By Jose I. Perez Jr.
RISMEDIA, Feb. 28, 2008-There’s no question that real estate franchises are very popular these days, and for good reason. The National Association of Realtors 2006 Profile of Real Estate Firms showed that 88% of real estate firms with franchise affiliations reported that their affiliation improved name recognition in the market, 83% reported a beneficial impact on their ability to acquire listings, and 72% reported that their franchise affiliation contributed to an increase in profits.
Despite the advantages franchised real estate offices have over non-franchised offices, many unaffiliated brokers remain hesitant to affiliate with a franchise because they want to retain their independence and control over where and/or how to operate their real estate business. The alternative, in sharp contrast to the traditional, single-unit franchise model, is master franchising. This method offers fewer restrictions and gives more control to the broker/owner. Master franchisees have more freedom than a typical franchisee because they own and control a large, exclusive territory, such as an entire metropolitan area, state or region.
One of the most appealing advantages of master franchising is lower overhead compared to a traditional real estate brokerage. Typically, most master franchise operations require fewer employees and less office space than the traditional real estate brokerage operation. In fact, master franchise operators who also own traditional brokerage offices often find they can utilize existing staff for both entities.
The payoff can also be rewarding. Although the opportunity to share 5% or more in royalties from gross revenues on a roster of sub-franchisees with the franchisor is enticing, most master franchisees have found that the ultimate payout is in the exit strategy. A successful master franchise operation can bring much higher multiples than a traditional brokerage due to the long-term agreements (often up to 10 years) it holds with its franchisees. Neither independent contractor agreements nor listing agreements hold the same value.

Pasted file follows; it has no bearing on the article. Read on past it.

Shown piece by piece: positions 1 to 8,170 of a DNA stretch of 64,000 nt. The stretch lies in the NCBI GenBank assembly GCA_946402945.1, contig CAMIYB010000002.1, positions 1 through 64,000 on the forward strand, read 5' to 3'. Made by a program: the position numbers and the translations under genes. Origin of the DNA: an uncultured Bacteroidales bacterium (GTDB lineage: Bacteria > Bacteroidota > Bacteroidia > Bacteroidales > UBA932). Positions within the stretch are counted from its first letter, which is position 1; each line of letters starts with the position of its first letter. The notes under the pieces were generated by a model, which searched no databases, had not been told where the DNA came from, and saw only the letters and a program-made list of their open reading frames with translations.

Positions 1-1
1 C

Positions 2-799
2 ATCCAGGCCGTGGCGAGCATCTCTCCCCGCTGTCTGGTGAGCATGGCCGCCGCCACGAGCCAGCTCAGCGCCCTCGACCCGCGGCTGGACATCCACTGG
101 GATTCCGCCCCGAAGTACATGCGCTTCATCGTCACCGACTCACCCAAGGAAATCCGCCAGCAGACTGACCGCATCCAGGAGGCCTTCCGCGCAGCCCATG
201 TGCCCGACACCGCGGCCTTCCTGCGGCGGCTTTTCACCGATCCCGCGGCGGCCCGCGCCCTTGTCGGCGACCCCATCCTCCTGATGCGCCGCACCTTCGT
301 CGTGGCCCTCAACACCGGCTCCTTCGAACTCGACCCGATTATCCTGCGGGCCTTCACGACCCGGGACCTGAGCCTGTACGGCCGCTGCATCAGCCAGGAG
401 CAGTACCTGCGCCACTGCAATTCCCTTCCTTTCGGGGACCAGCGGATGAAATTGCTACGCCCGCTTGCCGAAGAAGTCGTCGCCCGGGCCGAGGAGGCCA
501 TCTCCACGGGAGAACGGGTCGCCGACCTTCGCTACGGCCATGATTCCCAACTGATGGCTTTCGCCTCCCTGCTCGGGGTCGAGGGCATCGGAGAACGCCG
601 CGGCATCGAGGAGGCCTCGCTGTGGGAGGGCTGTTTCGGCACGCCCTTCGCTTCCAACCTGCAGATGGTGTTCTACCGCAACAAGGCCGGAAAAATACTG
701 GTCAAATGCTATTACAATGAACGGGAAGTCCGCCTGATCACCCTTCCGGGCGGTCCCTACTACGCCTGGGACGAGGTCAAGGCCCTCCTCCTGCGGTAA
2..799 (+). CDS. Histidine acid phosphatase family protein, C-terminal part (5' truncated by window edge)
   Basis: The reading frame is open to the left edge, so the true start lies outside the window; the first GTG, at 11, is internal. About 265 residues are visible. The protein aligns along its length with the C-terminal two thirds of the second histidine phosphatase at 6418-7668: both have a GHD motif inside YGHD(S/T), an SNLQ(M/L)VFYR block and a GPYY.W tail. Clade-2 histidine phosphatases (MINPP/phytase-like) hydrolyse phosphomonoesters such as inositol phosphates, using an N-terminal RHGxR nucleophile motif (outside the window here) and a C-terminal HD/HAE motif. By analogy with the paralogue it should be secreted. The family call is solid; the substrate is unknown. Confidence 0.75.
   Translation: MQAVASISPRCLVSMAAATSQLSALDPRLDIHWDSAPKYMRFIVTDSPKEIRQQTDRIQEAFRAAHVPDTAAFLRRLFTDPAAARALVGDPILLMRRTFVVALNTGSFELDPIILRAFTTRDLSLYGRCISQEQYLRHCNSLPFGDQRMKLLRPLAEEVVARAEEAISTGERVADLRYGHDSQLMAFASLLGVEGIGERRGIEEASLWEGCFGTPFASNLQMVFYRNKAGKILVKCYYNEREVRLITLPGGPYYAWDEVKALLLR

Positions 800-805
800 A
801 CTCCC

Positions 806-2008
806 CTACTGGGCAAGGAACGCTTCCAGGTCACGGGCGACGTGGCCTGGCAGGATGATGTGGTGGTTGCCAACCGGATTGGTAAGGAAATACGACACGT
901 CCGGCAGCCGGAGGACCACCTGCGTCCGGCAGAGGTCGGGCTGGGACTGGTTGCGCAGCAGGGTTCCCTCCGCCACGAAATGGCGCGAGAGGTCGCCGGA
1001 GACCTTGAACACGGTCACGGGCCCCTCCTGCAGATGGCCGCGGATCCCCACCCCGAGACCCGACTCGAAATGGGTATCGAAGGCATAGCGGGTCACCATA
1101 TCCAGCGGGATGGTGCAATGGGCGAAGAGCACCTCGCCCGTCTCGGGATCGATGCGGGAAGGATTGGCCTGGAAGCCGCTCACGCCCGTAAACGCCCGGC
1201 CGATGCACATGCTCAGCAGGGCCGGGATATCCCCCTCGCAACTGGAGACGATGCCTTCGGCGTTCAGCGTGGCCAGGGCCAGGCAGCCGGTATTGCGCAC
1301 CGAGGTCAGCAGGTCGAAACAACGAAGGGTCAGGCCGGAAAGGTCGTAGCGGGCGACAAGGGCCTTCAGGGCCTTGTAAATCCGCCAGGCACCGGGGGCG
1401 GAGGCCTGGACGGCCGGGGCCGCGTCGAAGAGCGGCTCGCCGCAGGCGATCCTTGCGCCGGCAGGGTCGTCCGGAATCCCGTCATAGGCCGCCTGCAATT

Many national brands such as CENTURY 21, ERA, Exit Realty, Keller Williams, Re/Max, and Realty Executives originally sold rights to larger territories, states and regions as opposed to selling individual units one at a time. The benefit to the brand is that it can expand nationally much faster, however, it does so at a cost, loss of control.
In the examples above, many of the original master franchise owners eventually benefited as their brands grew into national companies. For example, in the mid-1990′s, as HFS was entering the real estate business by acquiring CENTURY 21 and ERA from their parent companies, any remaining master franchisees were also eventually bought out for significant multiples.
With profitability being squeezed at every turn in today’s real estate brokerage environment, the brokerages that will survive have already been looking at alternatives to just brokerage. Many have started mortgage and title businesses or looking at technology and productivity enhancements to improve their bottom line. Master franchising is one more potential option brokers can consider as they look to deal with the ever changing real estate brokerage landscape.
Jose I. Perez, Jr. is the president of PCMS Consulting, a full-service consulting organization.
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